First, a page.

Spirits surpasses beer market share in the US for the first time
Distilled spirits gained market share in the United States for the 13th straight year up to 42.1%. This means that, for the first time, supplier revenues of spirits have superseded beer, the Distilled Spirits Council of the United States (DISCUS) said.
The margin spirits holds over beer is incredibly slim, with the later holding a 41.9% market share, DISCUS said.
“Despite the tough economy, consumers continued to enjoy premium spirits and fine cocktails in 2022,” DISCUS president and CEO Chris Swonger commented.
“Cocktail culture continues to thrive in the United States supporting jobs in the distilling, hospitality and agriculture sectors.”
Hospitality employment figures in the United States remain 750,000 down on pre-pandemic levels, according to the US Bureau of Labor and Statistics.
“The recovery of hospitality businesses is trending in the right direction, but we urge legislators at the federal and state levels to seek ways to support these businesses as they continue to recover,” Mr Swonger said.
DISCUS said that spirits supplier sales in the United States were up 5.1% in 2022, totalling a record sum of US$37.6 billion.
Volumes also rose 4.8% to total 305 million nine-litre cases.
“Year after year, the spirits sector has slowly gained market share by staying focused on our consumers, delivering innovative, high-end products, and advocating to level the playing field for spirits, beer and wine products in the marketplace and legislative arena,” Mr Swonger added.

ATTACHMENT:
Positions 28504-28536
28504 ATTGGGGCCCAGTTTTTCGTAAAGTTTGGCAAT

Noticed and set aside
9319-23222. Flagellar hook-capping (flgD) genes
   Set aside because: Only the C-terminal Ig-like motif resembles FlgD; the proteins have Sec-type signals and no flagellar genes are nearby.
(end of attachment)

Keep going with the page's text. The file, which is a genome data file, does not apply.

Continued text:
Vodka sales were flat but the clear spirit retained its place at the top of the category both in terms of revenue and growth.
Tequila and mezcal showed remarkable growth, up 17.2% ($886 million) to total $6bn in revenue.
American whiskey also soared, growing 10.5% to total $5.1bn.
Premium cocktails, including spirits-based RTDs, Tequila and mezcal, American Whiskey, Irish whiskey and blended whiskey were the fastest growing spirits categories in 2022.
And a trend towards premiumisation, particularly in the agave-based spirits and American whiskey categories was key in the continued revenue growth of the spirits category writ large.
“[More] than 60 percent of the spirits sector’s total revenue was from sales of high-end and super-premium spirits, mainly led by Tequila, [bourbon, and rye],” DISCUS chief of public policy & strategy Christine LoCascio said.
“While many consumers are feeling the pinch from inflation and reduced disposable income, they are still willing to purchase that special bottle of spirits choosing to sip a little luxury and drink better, not more.”